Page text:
Dorsally, just posterior to the lateral tuberosity, is a shallow transverse groove. The groove, in turn, is bounded by a prominent ridge that rises posterolaterally to form an indistinct bulge in the profile of the periotic. This bulge may be an incipient articular rim. Posterior to the shallow transverse groove, three posteroexternal foramina are large, mediolaterally long (diameter of the largest, 0.6 mm), and elliptical.


The right tympanic bulla (Fig. 12 and 13) is heart-shaped, and significantly widens posteriorly. The anterior part and base of the posterior process are damaged. For purpose of description, the dorsal view is defined as the position of the bulla when the ventral face is sitting on a flat surface (Fig. 12 and 13, A). This may differ from the life position.

Distinctive features of the bulla include the almost straight posterior medial margin of the involucrum (more apparent in mediodorsal than in dorsal view), the relatively large volume of the tympanic cavity, which is separated into anterior and posterior parts by a ridge in about mid-length, and a prominent vertical lateral furrow immediately anterior to the sigmoid process. A deep sigmoidal tympanic notch is posterior to the sigmoid process.

The condition of the anterolateral convexity, if originally present, is unknown because of damage but the area is dorsoventrally high (18.8 mm) and its outer lip anteriorly converges toward the midline without obvious inflation. The apex of the bulla is lost, and its shape is uncertain. From posterior view (Fig. 12 and 13, B), the medial profile is somewhat rectangular and its medial edge is flattened. The rectangular medial profile is formed by an angle, perhaps marking the limit for the peribullary sinus. The involucrum is thick and rugose with transverse (more-posteriorly) to oblique (anteriorly) grooves, which extend about halfway down the inner margin of the involucrum, probably marking the ventral limit of the peribullary sinus between the bulla and the basioccipital. Level with the sigmoid process, a large tubercle projects from the lateral side of the involucrum. Anteriorly, the involucrum descends steeply from a sharp crest into the tympanic cavity. On the posterior part of the involucrum, slightly posterior to the tubercle, there is a damaged base for the posterior process; the base is thick and has a smoothed V-profile, open laterally. The sigmoid process is in about the mid-length of the outer lip; the process descends ventrally to become v-shaped as it merges into the outer lip. The broken apex of the sigmoid process is crushed down onto the conical process, and the apex is lost; the process is anteroposteriorly thick (5.7 mm) and dorsoventrally thin (2.8 mm), and elliptical in section on the base. The conical process is hemispherical, slightly excavated ventrally, thick dorsoventrally (4.4 mm) and high (26.6 mm), and located ventral to the sigmoid process; its long axis is oblique, about 45 degrees from the bullar axis. The part of the tympanic sulcus on the medial face of the conical process is a horizontal indistinct groove, which posteriorly rises to meet the broken thin ridge-like outer posterior pedicle for the posterior process. Anteriorly, the tympanic sulcus cannot be traced onto the damaged sigmoid process. In ventral view (Fig. 12 and 13, C), the median furrow is mediolaterally wide, deep at its posterior origin and rapidly shallowing forwards; it is rugose, and nodular anteriorly, but lacks creases or spikes, and is anteroposteriorly long and weakly curved. Internally, three foramina appear at the broken section of the outer lip. The outer posterior prominence is mediolaterally flattened, and projects further posteriorly than the inner prominence. The posterior profile of the bulla (dorsal or ventral view) is bilobed, without a horizontal ridge between the two prominences (posterior view).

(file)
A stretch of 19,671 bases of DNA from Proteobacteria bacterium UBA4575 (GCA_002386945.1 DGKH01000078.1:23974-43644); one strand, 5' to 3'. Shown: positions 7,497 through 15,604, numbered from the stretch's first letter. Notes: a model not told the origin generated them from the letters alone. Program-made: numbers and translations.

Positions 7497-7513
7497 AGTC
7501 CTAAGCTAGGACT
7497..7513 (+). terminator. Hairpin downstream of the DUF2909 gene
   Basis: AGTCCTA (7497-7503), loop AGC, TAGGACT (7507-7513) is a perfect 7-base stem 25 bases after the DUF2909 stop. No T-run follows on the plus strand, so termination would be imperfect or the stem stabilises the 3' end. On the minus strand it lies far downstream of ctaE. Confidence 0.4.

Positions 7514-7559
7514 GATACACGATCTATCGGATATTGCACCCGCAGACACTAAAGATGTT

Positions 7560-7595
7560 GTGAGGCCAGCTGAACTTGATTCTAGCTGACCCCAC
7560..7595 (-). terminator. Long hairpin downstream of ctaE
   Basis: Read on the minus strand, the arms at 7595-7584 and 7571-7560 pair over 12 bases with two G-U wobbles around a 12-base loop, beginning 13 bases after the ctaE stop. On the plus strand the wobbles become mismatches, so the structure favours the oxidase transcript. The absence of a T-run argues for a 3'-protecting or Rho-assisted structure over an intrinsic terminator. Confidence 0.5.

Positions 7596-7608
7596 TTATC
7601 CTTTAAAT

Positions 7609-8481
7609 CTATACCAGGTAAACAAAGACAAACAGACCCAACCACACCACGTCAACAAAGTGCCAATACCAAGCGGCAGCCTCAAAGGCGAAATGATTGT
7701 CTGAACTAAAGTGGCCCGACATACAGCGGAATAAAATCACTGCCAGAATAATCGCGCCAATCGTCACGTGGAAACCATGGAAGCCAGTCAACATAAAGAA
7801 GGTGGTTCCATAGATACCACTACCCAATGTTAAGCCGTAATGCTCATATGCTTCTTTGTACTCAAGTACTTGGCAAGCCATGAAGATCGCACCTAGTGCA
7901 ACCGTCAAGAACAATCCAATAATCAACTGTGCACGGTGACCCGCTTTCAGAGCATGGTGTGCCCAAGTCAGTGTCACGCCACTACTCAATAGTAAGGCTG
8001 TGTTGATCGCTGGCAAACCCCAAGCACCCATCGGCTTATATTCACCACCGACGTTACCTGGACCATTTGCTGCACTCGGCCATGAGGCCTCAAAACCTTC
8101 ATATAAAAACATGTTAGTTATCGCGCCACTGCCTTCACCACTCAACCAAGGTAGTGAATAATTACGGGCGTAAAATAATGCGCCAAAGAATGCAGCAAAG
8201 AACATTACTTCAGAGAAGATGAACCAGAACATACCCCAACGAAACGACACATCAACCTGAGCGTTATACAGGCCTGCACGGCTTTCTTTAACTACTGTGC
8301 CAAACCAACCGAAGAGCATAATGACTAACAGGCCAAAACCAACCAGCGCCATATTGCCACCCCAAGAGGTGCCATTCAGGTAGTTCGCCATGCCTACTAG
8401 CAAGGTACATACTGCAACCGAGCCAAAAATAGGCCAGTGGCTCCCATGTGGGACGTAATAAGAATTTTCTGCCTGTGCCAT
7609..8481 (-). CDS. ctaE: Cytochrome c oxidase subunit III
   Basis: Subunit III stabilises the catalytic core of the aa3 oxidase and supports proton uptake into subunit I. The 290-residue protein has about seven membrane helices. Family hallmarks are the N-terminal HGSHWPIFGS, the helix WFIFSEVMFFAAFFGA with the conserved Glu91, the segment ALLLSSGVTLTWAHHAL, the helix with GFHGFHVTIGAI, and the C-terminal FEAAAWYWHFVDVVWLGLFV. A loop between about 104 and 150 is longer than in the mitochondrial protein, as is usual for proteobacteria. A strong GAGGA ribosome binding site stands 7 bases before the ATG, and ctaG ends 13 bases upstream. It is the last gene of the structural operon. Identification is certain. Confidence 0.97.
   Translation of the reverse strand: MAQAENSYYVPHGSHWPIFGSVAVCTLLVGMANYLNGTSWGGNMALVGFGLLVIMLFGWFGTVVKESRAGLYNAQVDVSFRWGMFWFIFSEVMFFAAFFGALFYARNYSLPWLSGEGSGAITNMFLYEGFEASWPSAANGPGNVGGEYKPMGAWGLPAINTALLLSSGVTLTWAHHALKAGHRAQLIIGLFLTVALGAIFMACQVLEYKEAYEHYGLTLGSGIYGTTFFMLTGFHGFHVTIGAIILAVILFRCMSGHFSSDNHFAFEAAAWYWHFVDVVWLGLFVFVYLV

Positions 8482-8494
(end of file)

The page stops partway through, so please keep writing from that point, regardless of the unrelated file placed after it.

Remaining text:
The posterior process can be articulated on both its broken pedicles, to roof the deep U-shaped elliptical foramen. When articulated thus, the posterior process is perpendicular to the conical process, directed posterolaterally at about 45 degrees. The anterior and lateral (distal) faces are damaged, so the contact or suture with the squamosal and the facial sulcus are uncertain. The posterior process is long, narrow rectangular (18.4 mm×10.2 mm), and thin. The facet for the posterior process of the periotic is smooth and weakly arched anteroposteriorly.


Both mandibles lack the anterior part, so that no alveoli remain. The left mandible is better preserved (Fig. 14, A to C). It includes the condyloid process, the mandibular fossa, and part of the coronoid process. The base of the coronoid process lies far posteriorly, about level with the angular process, and the remnants of the margin of the dorsal border rise steeply from the condyle toward the coronoid process. The short distance between the coronoid process and the condyle might suggest that the mandible in Otekaikea marplesi had a relatively long lever arm [45], [46].